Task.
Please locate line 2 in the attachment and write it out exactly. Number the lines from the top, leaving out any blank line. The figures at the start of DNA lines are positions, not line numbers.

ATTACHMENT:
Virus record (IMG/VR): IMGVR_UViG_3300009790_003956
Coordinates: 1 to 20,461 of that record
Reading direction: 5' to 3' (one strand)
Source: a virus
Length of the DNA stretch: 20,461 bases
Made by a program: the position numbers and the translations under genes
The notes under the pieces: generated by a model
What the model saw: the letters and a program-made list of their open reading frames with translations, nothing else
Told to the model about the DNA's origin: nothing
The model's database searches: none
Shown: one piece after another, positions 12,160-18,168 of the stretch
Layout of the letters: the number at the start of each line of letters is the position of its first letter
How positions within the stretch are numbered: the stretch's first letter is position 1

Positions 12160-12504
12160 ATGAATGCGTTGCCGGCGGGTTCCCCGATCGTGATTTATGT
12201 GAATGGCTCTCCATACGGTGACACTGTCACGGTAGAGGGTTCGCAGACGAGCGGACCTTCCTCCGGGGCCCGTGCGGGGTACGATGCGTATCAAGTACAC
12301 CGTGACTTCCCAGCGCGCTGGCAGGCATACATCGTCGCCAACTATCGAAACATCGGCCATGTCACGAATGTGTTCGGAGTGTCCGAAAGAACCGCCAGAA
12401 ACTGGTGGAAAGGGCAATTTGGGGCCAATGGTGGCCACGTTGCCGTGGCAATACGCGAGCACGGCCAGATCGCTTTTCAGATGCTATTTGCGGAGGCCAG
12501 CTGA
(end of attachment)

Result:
Coordinates: 1 to 20,461 of that record